We all knew it was just a matter of time before Cameron McAdoo got a ride this summer. The GEICO Honda fill-in rider, last seen on the podium at the Las Vegas Supercross, was waiting for an opening on a 250 team for the Lucas Oil AMA Pro Motocross Championship and after three rounds, it was Troy Lee Designs/Red Bull KTM who came a calling.
We caught up to Cam to talk about how that came about and more.
Racer X: Congrats on the TLD ride. How did it come together? What are your thoughts on saying yes to the situation?
Cameron McAdoo: Thanks. Actually, last Wednesday I got a call from TK [Tyler Keefe, TLD team manager]. I’ve talked to him throughout the season and stuff, but I got a call from TK and he said he wanted me to ride the bike next Monday, which would be this coming Monday. I was like, okay. At the time I was headed back home to Iowa for a week to have an eye exam done and stuff. I went to Thunder Valley and I went over there after the motos and sat down with TK and had a meeting. Was kind of like, “Let’s go racing.” At first he mentioned, do you want to maybe come ride the bike? Then we got together and we both agreed that it would be good to go racing for the next few rounds and stuff. That’s kind of how it all came together.
Do you have any KTM steel frame experience in your background? If not, how is the adjustment to the bike?
I rode KTMs the whole time I was on 65s. That was it. After that I’ve only ridden every other brand other than a KTM, pretty much. But two days on, I’m just pretty pumped right now. We went to Glen Helen [Thursday]. The bike is good. I really like it. It’s got some really good characteristics that I think fit me and my style well. So I’m stoked on it. For just a couple days on the bike I feel pretty solid.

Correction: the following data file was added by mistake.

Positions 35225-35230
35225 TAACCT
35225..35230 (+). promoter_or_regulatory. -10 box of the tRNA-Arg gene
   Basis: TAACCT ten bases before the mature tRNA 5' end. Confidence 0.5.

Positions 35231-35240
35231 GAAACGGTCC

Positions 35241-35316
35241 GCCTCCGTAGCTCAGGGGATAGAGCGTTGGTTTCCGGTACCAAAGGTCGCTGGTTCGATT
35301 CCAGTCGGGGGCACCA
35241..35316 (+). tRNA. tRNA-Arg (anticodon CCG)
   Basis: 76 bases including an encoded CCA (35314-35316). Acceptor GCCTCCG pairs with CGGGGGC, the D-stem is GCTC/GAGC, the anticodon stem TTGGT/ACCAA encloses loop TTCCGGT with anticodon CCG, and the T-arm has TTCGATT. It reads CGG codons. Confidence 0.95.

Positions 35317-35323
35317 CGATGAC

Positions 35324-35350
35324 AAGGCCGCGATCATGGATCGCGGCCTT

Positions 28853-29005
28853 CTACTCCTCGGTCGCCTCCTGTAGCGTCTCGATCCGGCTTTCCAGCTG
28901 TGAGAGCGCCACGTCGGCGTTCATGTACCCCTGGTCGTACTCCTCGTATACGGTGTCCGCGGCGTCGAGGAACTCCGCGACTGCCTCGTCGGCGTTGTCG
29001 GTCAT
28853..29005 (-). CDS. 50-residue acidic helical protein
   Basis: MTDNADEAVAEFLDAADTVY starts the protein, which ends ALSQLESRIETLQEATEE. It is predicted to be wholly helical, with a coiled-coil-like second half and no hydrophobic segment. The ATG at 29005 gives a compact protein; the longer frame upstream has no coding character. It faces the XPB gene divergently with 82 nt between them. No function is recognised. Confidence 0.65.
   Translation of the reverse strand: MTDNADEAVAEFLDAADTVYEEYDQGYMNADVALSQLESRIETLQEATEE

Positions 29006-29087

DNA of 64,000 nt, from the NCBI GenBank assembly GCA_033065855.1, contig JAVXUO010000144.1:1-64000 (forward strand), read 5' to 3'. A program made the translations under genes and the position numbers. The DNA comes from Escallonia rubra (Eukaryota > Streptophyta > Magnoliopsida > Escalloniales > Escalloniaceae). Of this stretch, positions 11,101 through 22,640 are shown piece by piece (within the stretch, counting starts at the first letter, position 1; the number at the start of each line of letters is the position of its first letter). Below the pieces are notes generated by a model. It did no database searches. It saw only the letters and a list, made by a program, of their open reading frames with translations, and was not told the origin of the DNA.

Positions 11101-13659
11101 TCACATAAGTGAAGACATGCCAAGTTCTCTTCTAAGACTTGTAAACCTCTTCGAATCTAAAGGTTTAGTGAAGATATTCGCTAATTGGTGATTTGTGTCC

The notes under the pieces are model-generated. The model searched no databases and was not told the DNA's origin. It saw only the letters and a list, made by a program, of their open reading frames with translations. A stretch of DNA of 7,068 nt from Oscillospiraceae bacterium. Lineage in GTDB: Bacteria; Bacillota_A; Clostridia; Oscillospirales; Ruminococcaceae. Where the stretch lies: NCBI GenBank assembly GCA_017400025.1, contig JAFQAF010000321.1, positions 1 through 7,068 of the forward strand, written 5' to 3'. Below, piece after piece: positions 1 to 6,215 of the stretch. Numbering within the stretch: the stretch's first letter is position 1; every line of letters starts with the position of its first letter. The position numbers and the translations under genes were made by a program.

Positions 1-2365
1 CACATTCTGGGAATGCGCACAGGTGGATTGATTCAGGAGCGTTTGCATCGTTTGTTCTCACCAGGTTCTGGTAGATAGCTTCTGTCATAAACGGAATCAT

Obviously you didn’t have a ride for outdoors, but Mitch [Payton] was keeping his eye on you. J-Bone [Jermy Albrecht] told me he would call you. If anything happened at GEICO you would fill-in. Now of course you’ve got this TLD ride. It’s a bummer that you didn’t have a ride, but it’s cool that you were on everyone’s speed dial, in a sense, right?
Yeah, for sure. It was just one of those deals. Everyone fills their roster in October and it’s for the year. It’s not like they are looking for a new guy to go outdoors after Vegas. My deal with GEICO was supercross-only [Note: McAdoo was brought back to the team to race 250SX West Region when Chase Sexton’s season was delayed by injury]. They didn’t have any room for me outdoors. It wasn’t even really possible. So I think with my results in supercross, it was a bummer to not have a ride, but it was no one’s fault. It was either you feel bad for yourself and I should be out there, or—I went to the first three rounds and helped out Christian Craig, just by watching. Just simplify the racing a little bit. I felt like I utilized the time as best I could. I was riding during the week and training still and stuff and just staying ready.
It’s one of those situations where it’s hard to stay prepared and stay 100 percent when you don’t have a ride. You’ve got that 450 from GEICO. But you said that you’ve been training and riding? How hard is the motivation to try to do that?